Three Hot Tips for Finding Your Business’s Pricing Sweet Spot
Everyone is always after that magic price for their product. What is that perfect amount that will make me the most money and bring in the most customers? If there was one magic answer I could tell you, I would certainly be a billionaire.
Pricing will likely always be a work in progress, and there are many factors to take into account, but here are some questions for you to answer to make sure you’re pricing for what you’re worth and aligning with what your customers expect to pay.
WHAT DO YOUR CUSTOMERS EXPECT TO PAY?
Take this example. If I were looking for an apartment in a certain neighborhood, I’d do enough research to find that a lot of apartments in this area rent for $1,000 per month. If I then came across that hidden gem listing that said $650 per month, you might think I’d jump for joy and ask the landlord where I should sign. But I’m much more likely to think, ‘What is wrong with this one?! Why is it so much cheaper? Maybe this isn’t the one for me.’ When it comes down to it, if everyone else is charging close to $1,000 per month in that neighborhood, then you probably should too.
Remember — perception is important. This goes for products of all types, not just apartments. People generally have expectations about how much your product generally costs, so don’t let your product be the disproportionate one on the block.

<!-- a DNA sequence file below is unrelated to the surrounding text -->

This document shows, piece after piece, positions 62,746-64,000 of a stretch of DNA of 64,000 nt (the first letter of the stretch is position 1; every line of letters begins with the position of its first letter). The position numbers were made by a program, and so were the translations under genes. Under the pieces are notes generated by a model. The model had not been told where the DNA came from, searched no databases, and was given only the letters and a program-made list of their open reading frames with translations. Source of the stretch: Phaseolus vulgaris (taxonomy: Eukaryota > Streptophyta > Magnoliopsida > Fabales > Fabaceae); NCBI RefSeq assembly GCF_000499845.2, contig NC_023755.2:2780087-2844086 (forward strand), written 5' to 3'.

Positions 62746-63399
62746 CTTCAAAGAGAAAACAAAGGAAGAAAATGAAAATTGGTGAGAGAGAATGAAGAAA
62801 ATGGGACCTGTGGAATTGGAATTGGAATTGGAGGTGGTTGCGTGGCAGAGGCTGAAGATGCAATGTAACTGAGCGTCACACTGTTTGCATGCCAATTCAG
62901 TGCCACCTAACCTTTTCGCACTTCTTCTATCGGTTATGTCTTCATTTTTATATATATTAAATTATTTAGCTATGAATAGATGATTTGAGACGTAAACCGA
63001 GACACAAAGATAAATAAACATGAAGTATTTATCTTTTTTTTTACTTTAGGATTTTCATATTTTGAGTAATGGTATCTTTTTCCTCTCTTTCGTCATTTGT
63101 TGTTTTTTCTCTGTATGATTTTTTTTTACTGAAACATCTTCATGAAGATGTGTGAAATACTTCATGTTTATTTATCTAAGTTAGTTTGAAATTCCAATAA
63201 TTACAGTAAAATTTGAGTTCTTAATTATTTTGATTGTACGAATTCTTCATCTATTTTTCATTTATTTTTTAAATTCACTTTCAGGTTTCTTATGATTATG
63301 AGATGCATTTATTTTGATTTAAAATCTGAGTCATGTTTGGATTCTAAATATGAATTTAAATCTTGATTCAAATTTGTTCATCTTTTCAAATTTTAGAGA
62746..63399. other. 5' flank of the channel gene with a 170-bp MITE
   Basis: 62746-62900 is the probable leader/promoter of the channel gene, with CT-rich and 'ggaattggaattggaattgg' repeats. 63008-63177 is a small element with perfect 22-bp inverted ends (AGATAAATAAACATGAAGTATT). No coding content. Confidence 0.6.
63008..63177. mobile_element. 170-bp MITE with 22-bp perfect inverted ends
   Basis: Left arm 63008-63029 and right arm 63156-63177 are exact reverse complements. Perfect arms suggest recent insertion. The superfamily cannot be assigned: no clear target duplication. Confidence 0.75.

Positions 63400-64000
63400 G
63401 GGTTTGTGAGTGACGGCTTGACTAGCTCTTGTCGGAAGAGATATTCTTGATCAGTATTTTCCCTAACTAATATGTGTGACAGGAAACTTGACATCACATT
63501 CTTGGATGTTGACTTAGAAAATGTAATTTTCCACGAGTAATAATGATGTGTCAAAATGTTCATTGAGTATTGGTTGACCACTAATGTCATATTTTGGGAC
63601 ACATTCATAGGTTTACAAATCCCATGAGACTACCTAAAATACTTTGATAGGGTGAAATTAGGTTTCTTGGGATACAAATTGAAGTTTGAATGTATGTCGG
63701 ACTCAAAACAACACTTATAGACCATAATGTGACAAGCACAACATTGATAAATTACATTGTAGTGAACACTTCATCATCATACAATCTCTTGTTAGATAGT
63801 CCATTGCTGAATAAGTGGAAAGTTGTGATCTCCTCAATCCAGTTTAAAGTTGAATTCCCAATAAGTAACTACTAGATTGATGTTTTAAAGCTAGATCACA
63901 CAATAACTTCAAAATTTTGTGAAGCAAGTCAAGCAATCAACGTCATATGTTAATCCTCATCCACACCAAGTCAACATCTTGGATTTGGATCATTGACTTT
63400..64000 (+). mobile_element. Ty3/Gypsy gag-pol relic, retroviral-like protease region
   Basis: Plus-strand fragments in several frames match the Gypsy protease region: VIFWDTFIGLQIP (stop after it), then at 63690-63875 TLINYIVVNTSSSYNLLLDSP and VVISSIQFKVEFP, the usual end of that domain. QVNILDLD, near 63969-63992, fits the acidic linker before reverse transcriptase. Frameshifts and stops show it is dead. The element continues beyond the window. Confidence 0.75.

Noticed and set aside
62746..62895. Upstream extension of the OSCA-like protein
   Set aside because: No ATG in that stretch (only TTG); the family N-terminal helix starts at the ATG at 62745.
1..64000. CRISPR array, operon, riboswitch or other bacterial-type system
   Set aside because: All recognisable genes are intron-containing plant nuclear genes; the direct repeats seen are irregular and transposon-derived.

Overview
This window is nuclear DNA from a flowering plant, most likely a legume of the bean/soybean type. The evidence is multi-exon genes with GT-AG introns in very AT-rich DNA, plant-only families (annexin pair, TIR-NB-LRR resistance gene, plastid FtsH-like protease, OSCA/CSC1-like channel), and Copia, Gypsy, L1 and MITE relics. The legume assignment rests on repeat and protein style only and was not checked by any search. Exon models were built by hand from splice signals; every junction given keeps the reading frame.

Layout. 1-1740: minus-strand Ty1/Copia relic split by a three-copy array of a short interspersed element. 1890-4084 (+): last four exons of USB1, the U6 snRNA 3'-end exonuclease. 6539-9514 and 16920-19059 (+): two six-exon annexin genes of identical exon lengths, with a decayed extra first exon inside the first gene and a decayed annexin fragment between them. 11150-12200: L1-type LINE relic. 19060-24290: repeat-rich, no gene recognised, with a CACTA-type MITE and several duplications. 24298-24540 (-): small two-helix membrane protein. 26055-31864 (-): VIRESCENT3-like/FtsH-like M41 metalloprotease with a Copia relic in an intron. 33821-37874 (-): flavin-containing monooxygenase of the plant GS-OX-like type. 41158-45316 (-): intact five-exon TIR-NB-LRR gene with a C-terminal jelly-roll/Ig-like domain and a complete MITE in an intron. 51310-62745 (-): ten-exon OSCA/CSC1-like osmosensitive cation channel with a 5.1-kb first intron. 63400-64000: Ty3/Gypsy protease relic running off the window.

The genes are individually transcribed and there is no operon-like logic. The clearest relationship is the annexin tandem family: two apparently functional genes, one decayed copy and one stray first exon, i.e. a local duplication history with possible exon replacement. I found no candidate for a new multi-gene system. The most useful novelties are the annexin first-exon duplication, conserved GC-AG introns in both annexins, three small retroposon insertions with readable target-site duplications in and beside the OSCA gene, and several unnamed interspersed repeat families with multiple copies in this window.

DOES YOUR PRICE REFLECT THE BRAND YOU PROMISE TO DELIVER?
Let’s say you’re selling homemade cookies made with organic and locally sourced ingredients. That means you are spending a lot of money on top ingredients and a lot of time baking love into each homemade treat. As a customer, I’m totally on board with this organic, homemade, artisan cookie, and then I see you’re charging $2 a dozen, and suddenly, I start to question whether you really are using organic ingredients or putting time in to make these by hand. How could you even cover costs when you charge that little, let alone pay yourself? If you are selling a top-of-the-line product, charge a top-of-the-line price. Conversely, if you’re selling quick grab-n-go burritos with no other brand promise, don’t charge me $10 for that burrito. Make sure your price aligns with your promise.
CHARGE BASED ON WHAT YOUR PRODUCT IS WORTH — NOT ON YOUR TIME IN BUSINESS
This one sounds a little tricky, but it is so important to your business’s reputation. And it’s a tough one because you have to have the confidence that you and your product are worth what you’re about to charge. If you have cleaned houses at another company for years and know you’re great at it, your new cleaning business needs to charge what the market will allow for these great skills.
Don’t underprice yourself because you’re new to the business world. I know we all secretly want to hug those first buyers and say, “please just pay whatever you’re comfortable with, and that’ll be great!” We want to thank them for taking a chance on us. But play it cool. Consumers will feel more confident buying from a confident business owner charging a fair price instead of wondering why you’re under-charging so much.
There is much, much more to be said about pricing — topics I plan to tackle in future posts. But, if you can avoid these common mistakes, you’ll be on your way to profit in no time!